Measuring and Improving Infrastructure Performance, which started its work in October 1993 and met five times during a period of about 10 months. To provide a practical background for its study and to explore how concepts of performance are used by decision makers, the committee visited three titles selected to represent situations in which performance measures might be used: Baltimore, Maryland; Portland, Oregon; and Minneapolis-St. Paul, Minnesota. During these visits, the committee met with government officials and other knowledgeable professionals in each area to discuss particular projects and the region's infrastructure more generally. This document is a report of the committee's work. Principal findings and recommendations are summarized in tables ES-1 and ES-2 and on the following pages.

THE STUDY'S FOCUS AND LIMITS

The committee's point of departure was the work of the National Council on Public Works Improvement (NCPWI), embodied in the council's 1988 final report, Fragile Foundations. The committee's scope was limited from the study's start to the specific modes of infrastructure addressed in that report. For much of their discussion, the committee grouped these modes into four broad categories: (1) transportation, including highways, mass transit, and aviation; (2) water, including water resources and water supply; (3) wastewater (both sanitary sewage and stormwater runoff); and (4) municipal waste, including both solid and hazardous wastes. Other infrastructure modes, such as telecommunications, energy production and distribution, and parks and open space inevitably entered the committee's discussion but are beyond the scope of this report. However, the committee sought to generalize their discussions and to deal with performance of infrastructure as an integrated, multifunctional system. Many of the principles and recommendations discussed here apply to all infrastructure modes as a single system.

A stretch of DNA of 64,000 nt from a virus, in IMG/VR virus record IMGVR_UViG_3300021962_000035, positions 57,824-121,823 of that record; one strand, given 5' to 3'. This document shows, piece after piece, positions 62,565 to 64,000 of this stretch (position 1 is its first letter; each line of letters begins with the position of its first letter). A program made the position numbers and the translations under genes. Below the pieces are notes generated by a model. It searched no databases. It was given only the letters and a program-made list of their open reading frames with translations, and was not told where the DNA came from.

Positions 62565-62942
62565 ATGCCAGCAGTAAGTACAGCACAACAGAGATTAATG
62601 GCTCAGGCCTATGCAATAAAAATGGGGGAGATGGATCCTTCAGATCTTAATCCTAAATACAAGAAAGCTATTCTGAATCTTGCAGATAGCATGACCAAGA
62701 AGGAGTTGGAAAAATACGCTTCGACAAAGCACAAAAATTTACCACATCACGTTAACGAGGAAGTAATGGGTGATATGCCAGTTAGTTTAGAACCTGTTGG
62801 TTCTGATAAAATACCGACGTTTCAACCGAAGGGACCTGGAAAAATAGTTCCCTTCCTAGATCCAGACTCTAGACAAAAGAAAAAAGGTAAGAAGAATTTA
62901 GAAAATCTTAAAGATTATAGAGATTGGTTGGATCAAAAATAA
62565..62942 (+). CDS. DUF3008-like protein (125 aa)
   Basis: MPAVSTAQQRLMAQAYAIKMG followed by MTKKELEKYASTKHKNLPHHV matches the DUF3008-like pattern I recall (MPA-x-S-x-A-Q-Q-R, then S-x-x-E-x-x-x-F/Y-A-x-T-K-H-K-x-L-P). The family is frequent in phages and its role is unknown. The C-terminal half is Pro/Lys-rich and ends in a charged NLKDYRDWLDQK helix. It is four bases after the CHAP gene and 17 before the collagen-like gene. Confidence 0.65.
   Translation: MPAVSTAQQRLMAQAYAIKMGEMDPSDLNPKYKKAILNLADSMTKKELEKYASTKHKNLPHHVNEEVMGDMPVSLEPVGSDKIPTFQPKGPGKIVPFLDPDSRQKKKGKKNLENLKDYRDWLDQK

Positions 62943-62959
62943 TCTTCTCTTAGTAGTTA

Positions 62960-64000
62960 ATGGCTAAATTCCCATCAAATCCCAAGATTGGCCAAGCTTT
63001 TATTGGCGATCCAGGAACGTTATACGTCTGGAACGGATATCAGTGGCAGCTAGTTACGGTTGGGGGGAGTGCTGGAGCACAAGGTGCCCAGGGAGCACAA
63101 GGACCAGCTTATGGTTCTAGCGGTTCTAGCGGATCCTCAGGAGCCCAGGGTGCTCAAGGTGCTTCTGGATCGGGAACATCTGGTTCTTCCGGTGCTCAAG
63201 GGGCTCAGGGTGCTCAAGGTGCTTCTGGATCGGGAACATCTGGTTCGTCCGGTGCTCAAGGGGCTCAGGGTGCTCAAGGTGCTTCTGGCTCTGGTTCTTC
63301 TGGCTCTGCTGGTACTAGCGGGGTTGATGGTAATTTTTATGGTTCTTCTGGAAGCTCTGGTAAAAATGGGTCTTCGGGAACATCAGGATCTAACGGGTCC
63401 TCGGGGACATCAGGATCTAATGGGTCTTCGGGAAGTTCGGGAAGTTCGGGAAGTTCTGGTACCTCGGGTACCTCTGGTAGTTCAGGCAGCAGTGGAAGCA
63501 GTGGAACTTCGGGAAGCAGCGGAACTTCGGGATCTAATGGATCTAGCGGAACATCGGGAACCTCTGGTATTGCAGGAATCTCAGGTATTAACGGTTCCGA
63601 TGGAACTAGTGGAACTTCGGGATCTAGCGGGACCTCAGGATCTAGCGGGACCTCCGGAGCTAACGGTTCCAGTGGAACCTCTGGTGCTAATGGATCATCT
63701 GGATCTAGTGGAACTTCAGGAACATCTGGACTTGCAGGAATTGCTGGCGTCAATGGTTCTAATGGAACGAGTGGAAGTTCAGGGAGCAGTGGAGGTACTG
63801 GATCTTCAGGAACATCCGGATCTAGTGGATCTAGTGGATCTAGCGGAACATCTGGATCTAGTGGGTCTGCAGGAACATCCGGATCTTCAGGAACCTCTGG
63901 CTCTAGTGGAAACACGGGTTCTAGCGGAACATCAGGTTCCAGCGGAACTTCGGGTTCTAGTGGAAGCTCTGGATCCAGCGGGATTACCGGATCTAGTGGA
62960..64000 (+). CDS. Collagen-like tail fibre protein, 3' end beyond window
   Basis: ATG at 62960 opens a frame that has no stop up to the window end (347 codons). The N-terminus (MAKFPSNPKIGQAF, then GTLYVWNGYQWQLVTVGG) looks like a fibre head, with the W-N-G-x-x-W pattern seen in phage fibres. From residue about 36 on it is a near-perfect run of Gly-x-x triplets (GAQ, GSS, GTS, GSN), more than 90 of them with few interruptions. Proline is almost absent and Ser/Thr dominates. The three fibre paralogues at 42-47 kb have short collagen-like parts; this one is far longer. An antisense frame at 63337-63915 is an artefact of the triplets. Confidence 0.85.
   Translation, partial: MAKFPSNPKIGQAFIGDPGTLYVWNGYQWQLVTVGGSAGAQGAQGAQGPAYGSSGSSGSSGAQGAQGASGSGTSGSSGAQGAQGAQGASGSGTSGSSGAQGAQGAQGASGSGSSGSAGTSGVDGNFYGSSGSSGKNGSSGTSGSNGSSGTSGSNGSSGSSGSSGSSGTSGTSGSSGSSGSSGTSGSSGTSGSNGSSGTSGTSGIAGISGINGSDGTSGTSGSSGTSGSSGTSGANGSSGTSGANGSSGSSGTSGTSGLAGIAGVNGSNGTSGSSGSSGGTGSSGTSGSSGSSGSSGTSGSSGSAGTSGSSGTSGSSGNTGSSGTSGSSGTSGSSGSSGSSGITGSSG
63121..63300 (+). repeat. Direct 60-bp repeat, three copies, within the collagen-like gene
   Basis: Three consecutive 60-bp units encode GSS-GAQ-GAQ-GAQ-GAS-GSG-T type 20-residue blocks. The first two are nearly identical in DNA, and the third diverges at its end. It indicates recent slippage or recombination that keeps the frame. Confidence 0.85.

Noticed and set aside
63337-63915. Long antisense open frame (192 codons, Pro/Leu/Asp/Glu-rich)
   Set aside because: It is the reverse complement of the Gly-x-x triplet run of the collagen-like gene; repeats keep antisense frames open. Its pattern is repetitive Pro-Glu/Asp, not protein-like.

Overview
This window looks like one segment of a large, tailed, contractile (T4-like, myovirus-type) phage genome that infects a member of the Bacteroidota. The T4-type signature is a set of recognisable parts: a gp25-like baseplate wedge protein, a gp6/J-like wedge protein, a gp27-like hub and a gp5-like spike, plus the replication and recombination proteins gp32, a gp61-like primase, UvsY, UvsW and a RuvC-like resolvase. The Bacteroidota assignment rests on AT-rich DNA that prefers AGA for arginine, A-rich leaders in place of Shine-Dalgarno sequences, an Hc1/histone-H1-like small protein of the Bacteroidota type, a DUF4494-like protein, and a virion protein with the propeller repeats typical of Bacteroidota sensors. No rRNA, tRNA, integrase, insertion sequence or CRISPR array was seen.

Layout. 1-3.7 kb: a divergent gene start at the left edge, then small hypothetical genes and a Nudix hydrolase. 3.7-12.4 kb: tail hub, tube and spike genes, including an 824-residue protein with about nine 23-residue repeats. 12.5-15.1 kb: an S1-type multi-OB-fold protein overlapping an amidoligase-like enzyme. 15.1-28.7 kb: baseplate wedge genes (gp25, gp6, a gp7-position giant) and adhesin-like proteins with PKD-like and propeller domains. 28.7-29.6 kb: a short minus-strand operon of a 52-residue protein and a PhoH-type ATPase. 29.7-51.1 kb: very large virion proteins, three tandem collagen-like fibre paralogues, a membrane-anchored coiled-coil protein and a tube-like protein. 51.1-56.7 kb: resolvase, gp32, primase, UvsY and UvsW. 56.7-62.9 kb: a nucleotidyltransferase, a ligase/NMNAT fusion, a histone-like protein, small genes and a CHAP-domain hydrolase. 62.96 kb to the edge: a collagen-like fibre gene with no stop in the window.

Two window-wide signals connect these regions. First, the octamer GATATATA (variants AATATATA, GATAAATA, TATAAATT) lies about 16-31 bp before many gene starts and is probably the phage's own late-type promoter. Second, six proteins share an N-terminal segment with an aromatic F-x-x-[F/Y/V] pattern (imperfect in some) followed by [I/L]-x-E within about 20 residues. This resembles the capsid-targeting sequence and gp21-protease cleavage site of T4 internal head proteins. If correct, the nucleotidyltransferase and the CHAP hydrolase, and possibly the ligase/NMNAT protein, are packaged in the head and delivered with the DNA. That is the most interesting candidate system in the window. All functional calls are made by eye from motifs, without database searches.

Infrastructure is built and serves regions on many scales, but the committee focused on issues arising from transportation, water, and waste within urban regions. The organizational context of these issues is primarily local governments, multijurisdictional bodies (e.g., regional councils), and states. This study's systemwide approach, that is, looking across infrastructure modes (water, transportation, wastewater, solid wastes) to define performance in an urban region, runs counter to the typical institutional structure of infrastructure. This institutional structure now consists largely of organizations concerned with both programs and projects within a single mode. Critics cite this structure as an obstacle to improved performance of the nation's infrastructure as a whole because it deters effective thinking about the interactions and tradeoffs among the various modes.



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